Kevin Leavitt wrote:
I was just thinking. I do believe that there are more people out there that get it than you guys sometimes give credit to. Many of the BJJ black belts I have rolled with get it quite a bit I think.
I think the difference lie in that concept we either love or hate...and that is aliveness.
I mean how can you really understand ki, kokyu and all this if you simply practice basic waza or the equivilant of kata all the time?
I can roll with like 40 novice students in my combatives class, one after the other for over an hour, dominating and submitting them...most of them 20 years old...21 years my younger and gassing out from using strength...yet my heart rate will barely go over 120, and I am not hardly breaking a sweat. I go with the flow, control them, move around, redirect their energy, take them down paths, influence their motion...etc..
What would you call that? It is not using strength, or speed.
I believe it is the equivilant of what you call internal.
It is something all decent BJJ advanced blue, purple, brown and blackbelts can do and demonstrate.
At the same time, I don't do very well at push hands, and you'd probably crush me in push hands as it is not something I have done much or have had a good teacher to work with on it.
Does the fact that I can't play in the realm of push hands mean I don't get it?
Or that I simply have not developed skills at that range?
I don't believe it is fair to judge someone getting it or not simply because they cannot do the exercises that you do...there is a spectrum and perspective invovled.
That said, I agree, there are many schools and teachers out there that are teaching garbage, and professing to understand things that they cannot demonstrate or do without the parameters of control and constraint that they create around themselves to protect their image or reputation.
It is easy to do this when you remove the aliveness aspect out of the training.
For those that don't understand. Aliveness is not about MMA or kicking or punching necessarily. It is about training in a way of non-compliance that is non-cooperative, yet cooperative in the spirit of learning.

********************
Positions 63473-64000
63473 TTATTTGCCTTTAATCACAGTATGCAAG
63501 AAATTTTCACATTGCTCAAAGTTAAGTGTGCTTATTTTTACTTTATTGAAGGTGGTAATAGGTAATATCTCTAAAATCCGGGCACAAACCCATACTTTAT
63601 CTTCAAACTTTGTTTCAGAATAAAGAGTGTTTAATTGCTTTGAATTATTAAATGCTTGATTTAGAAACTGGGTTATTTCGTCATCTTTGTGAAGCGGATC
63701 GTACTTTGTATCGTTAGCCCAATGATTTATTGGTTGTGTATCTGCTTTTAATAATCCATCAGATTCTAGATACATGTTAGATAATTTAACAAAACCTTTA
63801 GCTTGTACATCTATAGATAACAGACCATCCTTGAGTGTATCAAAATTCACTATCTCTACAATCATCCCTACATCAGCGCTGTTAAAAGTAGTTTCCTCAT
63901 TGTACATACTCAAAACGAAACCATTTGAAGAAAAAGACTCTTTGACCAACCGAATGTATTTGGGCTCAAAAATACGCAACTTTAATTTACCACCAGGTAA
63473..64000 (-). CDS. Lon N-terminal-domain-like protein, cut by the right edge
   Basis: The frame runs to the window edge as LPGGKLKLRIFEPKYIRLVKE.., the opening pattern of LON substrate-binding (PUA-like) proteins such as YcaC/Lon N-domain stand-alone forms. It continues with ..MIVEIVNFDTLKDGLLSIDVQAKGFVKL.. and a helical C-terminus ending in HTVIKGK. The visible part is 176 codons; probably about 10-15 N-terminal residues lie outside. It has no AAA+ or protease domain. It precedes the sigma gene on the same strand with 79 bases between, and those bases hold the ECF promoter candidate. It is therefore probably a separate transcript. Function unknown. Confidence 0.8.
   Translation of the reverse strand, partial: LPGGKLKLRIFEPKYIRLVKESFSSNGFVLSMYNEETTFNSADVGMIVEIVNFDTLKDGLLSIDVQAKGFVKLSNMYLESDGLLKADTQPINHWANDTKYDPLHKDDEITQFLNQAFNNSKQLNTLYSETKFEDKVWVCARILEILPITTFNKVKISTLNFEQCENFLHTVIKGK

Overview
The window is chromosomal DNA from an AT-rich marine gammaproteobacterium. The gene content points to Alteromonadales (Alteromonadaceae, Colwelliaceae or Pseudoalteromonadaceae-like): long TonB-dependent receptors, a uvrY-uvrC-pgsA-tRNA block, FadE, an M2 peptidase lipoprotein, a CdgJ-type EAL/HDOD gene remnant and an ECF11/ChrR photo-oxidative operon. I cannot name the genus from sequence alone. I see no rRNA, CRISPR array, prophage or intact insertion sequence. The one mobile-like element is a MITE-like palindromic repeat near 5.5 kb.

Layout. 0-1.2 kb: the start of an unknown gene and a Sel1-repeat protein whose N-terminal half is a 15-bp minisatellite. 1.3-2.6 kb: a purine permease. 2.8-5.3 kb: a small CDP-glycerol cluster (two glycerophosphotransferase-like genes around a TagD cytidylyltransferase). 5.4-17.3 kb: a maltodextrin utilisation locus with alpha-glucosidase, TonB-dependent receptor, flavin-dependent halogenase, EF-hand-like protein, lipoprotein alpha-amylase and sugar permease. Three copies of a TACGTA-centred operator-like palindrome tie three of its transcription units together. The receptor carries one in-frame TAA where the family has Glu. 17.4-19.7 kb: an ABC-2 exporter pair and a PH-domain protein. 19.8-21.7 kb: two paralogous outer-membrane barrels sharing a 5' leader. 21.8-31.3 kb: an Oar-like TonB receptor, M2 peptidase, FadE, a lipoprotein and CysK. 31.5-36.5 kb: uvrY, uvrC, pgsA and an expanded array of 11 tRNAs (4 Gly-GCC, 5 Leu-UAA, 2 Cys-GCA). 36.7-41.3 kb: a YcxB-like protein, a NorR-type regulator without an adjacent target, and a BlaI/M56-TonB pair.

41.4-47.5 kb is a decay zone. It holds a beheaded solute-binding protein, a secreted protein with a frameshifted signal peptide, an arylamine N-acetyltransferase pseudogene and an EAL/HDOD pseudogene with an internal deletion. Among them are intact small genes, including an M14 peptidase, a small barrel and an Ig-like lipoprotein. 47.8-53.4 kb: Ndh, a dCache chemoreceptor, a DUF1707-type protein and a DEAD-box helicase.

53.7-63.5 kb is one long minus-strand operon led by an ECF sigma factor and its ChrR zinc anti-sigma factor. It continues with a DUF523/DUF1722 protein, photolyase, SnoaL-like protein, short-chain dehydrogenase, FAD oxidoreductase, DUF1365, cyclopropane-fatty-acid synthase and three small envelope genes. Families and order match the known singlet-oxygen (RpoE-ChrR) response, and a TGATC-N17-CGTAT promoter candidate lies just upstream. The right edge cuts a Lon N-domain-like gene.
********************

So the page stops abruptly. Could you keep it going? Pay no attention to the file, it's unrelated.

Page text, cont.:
In aliveness training, it quickly is apparent who knows what, and what they can teach, and where their weaknesses are in training.
Some of what you're posting and what others post boils down, IMO, to this type of statement: "I don't fully understand what you're talking about but here's my version of ki and kokyu so we are agreeing to some extent about ki and kokyu". I just don't agree and I've already posted about people who use the "buzzwords".
I simply disagree with that. Let's wait until we meet or until you meet some unquestionably bona fide "internal" style teacher like CXW, etc. Once you begin to glimpse the depths of this stuff, you begin to realize that there is an extreme difference, not some vague difference. No one who really understands the different development paths of "internal arts" versus the ki/kokyu development paths of "external arts" (which Aikido leans more toward) is going to mix up the two. Anyone who really understands the difference is not going to agree that "aliveness", "good structure", and things like that are the same things, either. It's different.
There's a logic that can't be escaped. For instance, (I'll re-tell this story) one time I met a guy in a park (I had never met him before) and he wanted to push hands. We did. He had no jin/qi, but relied on some muscle, some technique, some "rollback", whatever, and I'm sure that in a safe, restricted "push hands" format he could out-wrestle a lot of people and therefore claim that his "Tai Chi" was validated. He had not idea what jin was.
When we were done, he asked me if I'd watch his form and offer some corrections and I told him that I didn't have to because it was obvious that he was doing his forms wrong since he had no jin. If he had been doing his forms correctly, then logically he would have had some jin. It's inescapable.
Yet this guy talked about qi, jin, and all the buzzwords and he was sure that he understood them. But he had no results, did he?
This is what I meant by posting the other day that at the basic level of kokyu/jin discussion we've been having on this forum, anyone who can even do these things basically should have been able to say "aha" and easily join in. Yet look at the difficulty and debates that keep arising.... while at the same time people continue to talk about "ki" and "kokyu" as if it's meaningless that they couldn't fully grok what we were talking about.
It gets crazy.